Fat Free Diets Make Us Fat:
10 Ways to Burn Fat in Ketosis
by: Julie Benson and Libby Darnell
Do you want to know: how to improve memory and cognition, how to slow aging, how to balance balance your hormones, regulate blood sugar, stabilize your mood and increase the good cholesterol in your body? THEN KEEP READING about the benefits of KETOSIS!
The Benefits of Ketosis:
Ketosis is one of my favorite topics to talk about and probably the one that a lot of people want to know more about.
Ketosis is a term used to describe when your body is using fat to burn energy instead of glucose, a.k.a sugar.
Most people eating the Standard American Diet are what we like to call “sugar burners”. If you think of your body like a car and the glucose as the gas to get it to move, glucose is something that is going to burn extremely dirty in your body.
This is one of the main causes of toxic buildup and cellular inflammation. When you start using fat as your body’s main fuel source you start to produce something called ketones¹.
Ketones are acids that are actually made when the liver begins to break down fats for energy. Did you know that your brain works 25% better when in ketosis?
This is because the presence of ketones actually help to support brain function².
Please keep in mind that this process is intended to be used after a person has been eating a healthy diet for at least three months, so their body can make the transition gently.
A ketosis diet isn’t right for everyone, and I recommend consulting with your doctor to make sure this is ideal for your specific health status.*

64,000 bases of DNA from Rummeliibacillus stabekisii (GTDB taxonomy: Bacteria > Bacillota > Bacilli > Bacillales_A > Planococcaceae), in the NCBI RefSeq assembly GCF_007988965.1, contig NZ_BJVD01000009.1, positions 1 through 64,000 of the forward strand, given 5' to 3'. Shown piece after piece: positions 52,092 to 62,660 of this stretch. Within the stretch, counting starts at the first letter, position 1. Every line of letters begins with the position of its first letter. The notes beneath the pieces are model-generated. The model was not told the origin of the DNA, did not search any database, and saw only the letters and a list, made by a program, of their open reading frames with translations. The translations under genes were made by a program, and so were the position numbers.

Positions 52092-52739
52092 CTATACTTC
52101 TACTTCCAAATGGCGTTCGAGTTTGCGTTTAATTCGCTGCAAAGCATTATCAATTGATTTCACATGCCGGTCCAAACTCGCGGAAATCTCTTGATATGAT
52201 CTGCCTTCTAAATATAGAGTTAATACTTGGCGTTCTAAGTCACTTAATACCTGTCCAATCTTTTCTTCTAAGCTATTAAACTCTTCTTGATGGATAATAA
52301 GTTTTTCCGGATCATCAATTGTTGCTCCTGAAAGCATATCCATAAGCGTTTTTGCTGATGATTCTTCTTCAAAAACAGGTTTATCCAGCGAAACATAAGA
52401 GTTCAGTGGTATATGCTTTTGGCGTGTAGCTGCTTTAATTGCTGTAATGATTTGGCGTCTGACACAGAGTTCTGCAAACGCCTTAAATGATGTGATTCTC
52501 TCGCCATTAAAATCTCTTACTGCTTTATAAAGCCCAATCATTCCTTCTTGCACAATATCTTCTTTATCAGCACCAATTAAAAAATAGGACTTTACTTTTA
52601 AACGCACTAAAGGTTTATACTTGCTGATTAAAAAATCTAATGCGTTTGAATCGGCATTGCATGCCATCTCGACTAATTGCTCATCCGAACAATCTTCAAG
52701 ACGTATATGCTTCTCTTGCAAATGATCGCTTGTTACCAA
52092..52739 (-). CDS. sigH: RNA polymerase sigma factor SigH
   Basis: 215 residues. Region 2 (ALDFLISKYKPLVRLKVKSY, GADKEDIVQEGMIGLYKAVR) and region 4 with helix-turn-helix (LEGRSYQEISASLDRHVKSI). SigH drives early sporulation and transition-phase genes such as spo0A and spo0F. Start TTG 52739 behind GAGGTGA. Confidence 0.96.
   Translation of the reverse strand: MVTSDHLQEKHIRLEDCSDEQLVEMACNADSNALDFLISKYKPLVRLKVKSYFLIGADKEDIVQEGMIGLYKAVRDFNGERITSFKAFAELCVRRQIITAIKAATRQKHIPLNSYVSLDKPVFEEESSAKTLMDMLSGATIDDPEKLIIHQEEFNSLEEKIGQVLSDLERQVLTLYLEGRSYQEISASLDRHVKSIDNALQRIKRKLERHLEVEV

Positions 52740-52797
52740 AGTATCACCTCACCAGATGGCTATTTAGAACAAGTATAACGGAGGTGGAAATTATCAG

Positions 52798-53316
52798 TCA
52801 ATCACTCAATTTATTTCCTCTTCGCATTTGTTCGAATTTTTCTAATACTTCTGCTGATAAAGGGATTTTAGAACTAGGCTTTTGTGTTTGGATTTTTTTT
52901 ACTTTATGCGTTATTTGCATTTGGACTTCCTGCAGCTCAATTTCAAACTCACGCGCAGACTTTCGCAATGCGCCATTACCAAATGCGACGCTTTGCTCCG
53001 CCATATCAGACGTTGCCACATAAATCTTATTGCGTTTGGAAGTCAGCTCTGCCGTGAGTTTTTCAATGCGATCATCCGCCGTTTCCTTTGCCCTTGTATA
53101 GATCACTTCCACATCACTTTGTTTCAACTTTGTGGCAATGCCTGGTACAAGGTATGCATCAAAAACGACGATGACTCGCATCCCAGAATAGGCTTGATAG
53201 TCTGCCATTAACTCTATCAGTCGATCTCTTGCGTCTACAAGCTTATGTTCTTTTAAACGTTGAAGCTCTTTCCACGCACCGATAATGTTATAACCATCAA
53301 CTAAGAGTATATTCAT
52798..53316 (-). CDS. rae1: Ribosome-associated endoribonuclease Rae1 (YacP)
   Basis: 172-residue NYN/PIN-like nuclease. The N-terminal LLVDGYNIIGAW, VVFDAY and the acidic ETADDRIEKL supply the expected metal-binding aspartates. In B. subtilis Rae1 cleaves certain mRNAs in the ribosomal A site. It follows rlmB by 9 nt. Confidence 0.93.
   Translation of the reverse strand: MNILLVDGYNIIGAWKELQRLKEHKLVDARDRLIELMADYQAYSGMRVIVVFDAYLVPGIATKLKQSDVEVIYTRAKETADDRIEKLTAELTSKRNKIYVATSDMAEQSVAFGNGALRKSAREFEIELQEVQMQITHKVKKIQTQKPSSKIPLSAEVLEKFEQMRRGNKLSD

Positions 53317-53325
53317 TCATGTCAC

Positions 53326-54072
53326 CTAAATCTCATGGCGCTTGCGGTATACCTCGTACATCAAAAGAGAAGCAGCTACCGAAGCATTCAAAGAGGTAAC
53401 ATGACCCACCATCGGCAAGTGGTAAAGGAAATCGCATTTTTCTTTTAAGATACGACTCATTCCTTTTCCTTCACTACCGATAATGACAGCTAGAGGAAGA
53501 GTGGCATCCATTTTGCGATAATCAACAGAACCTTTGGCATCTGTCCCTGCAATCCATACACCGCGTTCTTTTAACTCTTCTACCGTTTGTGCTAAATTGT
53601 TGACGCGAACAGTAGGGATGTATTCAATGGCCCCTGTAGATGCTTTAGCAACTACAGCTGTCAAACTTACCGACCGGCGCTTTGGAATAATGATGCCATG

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Well, it’s just not true! In fact, all of the trillions of cells in our bodies are made up of two layers of fat. Those two layers consist of saturated fat and cholesterol, two necessary fats in your diet.
You heard me right. One very important point, however, is you have to eat the right kinds of fat in order to be successful.
Good Fats vs Bad Fats
I know what you’re thinking, and no, you can’t eat bacon all day and get healthy. When you stop eating bad fats and start incorporating good fats, they will actually begin to heal your body all the way down to the cellular level.
The first step is to stop eating all the bad fats that damage and destroy our cells.
Those bad fats consist of hydrogenated and partially hydrogenated oils such as cottonseed oil, soybean oil, and vegetable oils, trans fats such as margarine, shortening, and synthetic butters, rancid oils such as corn oil, canola oil, conventionally raised beef, pork and poultry, and farm raised fish.
Swap out the bad, and add in the good!
Examples of healthy fats are grass fed meats, wild caught fish, free range eggs, coconut oil, MCT oil, and full fat grass fed dairy products like butter, ghee, and yoghurt.
You’ll find below 10 concrete steps explaining how to get into ketosis so you can be an expert on how to slow aging, how to improve memory and how to balance your hormones³.
Follow these 10 Ketosis Strategies to Help You Become a Fat Burner!
-How to get into ketosis:
- EAT PLENTY OF FAT! Avocados, nuts and seeds, coconut oil, grass fed butter, ghee, and olive oil are great sources. Drizzle olive oil over your stir fry to increase the healthy fat content.
- Cut out all forms of sugar and grains from your diet.